Category: Winter

2000 is the Year of the Corn

The National Garden Bureau (NGB) has selected sweet corn as the vegetable of honor for the year 2000 and has provided a fascinating history of the plant, as well. The origin of maize&emdash;what Americans call corn&emdash;has been traced to Mexico, with the oldest-known remains dated at 7,000 years old. The oldest corn cob found so far was dated from 5000 B.C. and was still enclosed in its husk. Maize remnants have been found in the […]

What is Loam?

Gardeners are often advised that a loamy garden soil is best for just about all plants. But just what is a loamy soil? Soil is composed of many particles of varying sizes. Soil scientists have classified soil particles into three major groups: sand, silt and clay. Sand particles are the largest and tend to hold little water but allow good aeration. Clay particles are very small in size and tend to pack down so that […]

Snow Is Good News For Gardeners

Though your aching back may not agree, recent heavy snows actually will be good for your garden and landscape. Snow provides moisture as well as protection from cold and wind. Snow is an excellent insulator against low temperatures and excessive winds. The extent of protection depends on the depth of snow. Generally, the temperature below the snow increases by about 2 degrees F for each inch of accumulation. In addition, the soil gives off some […]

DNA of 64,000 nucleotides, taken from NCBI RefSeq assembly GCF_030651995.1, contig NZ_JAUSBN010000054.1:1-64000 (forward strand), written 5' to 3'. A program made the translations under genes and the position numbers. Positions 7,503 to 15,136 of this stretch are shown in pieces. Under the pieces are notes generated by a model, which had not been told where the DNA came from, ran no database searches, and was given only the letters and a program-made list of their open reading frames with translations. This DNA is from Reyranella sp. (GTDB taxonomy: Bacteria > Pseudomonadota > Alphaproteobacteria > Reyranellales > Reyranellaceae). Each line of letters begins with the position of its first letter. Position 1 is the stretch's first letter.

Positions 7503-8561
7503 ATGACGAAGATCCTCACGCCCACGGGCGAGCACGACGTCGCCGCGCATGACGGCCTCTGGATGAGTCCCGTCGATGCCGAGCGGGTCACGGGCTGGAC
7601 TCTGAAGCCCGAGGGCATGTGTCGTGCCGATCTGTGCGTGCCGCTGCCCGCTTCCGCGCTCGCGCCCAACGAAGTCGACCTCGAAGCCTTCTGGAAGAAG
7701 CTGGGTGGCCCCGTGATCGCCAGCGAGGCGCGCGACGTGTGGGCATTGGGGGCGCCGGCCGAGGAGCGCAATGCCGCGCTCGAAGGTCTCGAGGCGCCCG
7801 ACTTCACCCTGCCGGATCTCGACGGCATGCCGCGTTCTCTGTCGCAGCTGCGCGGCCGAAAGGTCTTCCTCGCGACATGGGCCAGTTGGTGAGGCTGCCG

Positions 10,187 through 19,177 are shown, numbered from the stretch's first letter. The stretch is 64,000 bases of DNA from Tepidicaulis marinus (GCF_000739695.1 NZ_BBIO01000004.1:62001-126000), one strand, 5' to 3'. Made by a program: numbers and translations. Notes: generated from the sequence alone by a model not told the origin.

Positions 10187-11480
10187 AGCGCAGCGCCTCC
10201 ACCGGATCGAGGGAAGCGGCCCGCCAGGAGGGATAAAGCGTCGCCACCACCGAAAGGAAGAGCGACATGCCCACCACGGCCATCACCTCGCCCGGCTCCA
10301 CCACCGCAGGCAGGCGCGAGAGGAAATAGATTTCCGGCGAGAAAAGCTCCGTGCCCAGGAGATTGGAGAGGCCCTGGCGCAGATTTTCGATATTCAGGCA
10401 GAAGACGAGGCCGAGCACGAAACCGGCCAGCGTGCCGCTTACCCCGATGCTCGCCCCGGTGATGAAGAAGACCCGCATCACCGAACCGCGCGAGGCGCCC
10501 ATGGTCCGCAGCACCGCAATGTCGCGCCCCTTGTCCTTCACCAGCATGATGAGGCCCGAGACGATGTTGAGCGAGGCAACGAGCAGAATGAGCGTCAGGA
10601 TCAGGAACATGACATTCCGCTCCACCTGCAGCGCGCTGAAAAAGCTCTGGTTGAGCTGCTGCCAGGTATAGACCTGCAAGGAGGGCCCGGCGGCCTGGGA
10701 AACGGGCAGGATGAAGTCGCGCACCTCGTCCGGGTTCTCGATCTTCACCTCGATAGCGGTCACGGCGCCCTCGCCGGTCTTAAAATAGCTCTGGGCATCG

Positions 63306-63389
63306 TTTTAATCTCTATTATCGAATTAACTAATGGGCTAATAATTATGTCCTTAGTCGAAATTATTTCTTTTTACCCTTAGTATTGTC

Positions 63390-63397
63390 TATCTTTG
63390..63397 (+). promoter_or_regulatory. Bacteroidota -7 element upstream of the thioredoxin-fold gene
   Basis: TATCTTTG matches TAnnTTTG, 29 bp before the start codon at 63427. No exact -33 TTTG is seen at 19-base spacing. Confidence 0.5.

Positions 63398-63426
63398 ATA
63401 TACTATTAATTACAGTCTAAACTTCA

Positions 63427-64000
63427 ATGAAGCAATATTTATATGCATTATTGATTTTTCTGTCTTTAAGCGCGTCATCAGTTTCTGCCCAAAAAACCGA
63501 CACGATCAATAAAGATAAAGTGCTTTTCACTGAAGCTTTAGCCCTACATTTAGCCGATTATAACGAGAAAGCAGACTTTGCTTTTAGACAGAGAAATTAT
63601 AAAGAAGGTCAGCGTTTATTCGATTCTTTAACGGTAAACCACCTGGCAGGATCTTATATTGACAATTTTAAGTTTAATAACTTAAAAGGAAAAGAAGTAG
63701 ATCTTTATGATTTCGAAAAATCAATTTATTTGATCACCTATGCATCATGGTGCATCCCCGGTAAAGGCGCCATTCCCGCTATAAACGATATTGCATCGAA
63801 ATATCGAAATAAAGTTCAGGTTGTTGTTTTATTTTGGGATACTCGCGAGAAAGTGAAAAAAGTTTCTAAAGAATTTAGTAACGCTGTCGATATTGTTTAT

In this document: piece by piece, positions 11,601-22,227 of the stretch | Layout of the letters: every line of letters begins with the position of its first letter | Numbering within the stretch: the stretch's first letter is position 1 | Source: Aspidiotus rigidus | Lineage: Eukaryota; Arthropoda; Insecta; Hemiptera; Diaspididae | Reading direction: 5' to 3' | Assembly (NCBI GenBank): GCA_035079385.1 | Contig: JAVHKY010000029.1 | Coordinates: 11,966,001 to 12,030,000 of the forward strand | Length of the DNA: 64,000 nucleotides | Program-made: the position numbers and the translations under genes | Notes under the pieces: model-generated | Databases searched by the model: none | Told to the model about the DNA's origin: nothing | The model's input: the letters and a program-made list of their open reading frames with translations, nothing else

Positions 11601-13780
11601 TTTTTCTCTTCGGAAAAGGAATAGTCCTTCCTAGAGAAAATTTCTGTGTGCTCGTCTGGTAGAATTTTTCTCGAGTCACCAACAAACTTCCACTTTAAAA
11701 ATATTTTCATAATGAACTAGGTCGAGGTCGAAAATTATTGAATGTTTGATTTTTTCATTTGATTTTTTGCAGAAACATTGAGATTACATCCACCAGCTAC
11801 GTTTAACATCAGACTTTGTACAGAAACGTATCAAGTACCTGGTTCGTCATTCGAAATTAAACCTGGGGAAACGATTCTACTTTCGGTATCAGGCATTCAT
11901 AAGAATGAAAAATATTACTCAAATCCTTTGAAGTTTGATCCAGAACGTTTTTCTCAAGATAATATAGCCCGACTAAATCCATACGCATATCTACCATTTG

Mulch for Winter Protection

By B. Rosie Lerner Extension Consumer Horticulture Specialist Winter mulch isn’t necessary for all garden plants, but it can mean survival for some less hardy ones. Winter mulch has a different purpose than summer mulch. The main benefits of winter cover are to protect against wide temperature fluctuations in the soil and to prevent extreme cold temperatures from harming plants. The goal is to keep the plants dormant, rather than to keep them warm. If […]

Grow a Windowsill of Flavor This Winter

(Released: 07 November 1996) By B. Rosie Lerner Extension Consumer Horticulture Specialist Although the outdoor garden may be getting ready for its long winter nap, you can continue to harvest the fresh flavor of herbs by growing a windowsill garden. Many herbs, including dill, parsley, thyme, chives, oregano, and mint, are adaptable to growing indoors in a sunny window. While some of these herbs may grow to be several feet tall in the garden, thankfully, […]

Prepare Garden Tools and Equipment for Winter

(Released: 02 November 1995) By B. Rosie Lerner Extension Consumer Horticulture Specialist Though you may have thought your gardening chores were behind you, don’t forget to tuck your gardening tools into bed for the winter. Too often we forget to prepare our tools and equipment for their winter hiatus, but a little bit of attention now will be rewarded with years of good service from gardening tools. It’s hard to know when to call the […]

Force Bulbs for Indoor Color

(Released: 22 September 1995) By B. Rosie Lerner Extension Consumer Horticulture Specialist Now’s the time to stock up on the spring-flowering bulbs that will provide a burst of color just when we need a lift from the winter doldrums. But you don’t have to wait until spring to enjoy these blooms if you prepare a few for forcing indoors. In fact, you can have a bouquet in time to decorate for the holidays. Hardy bulbs […]

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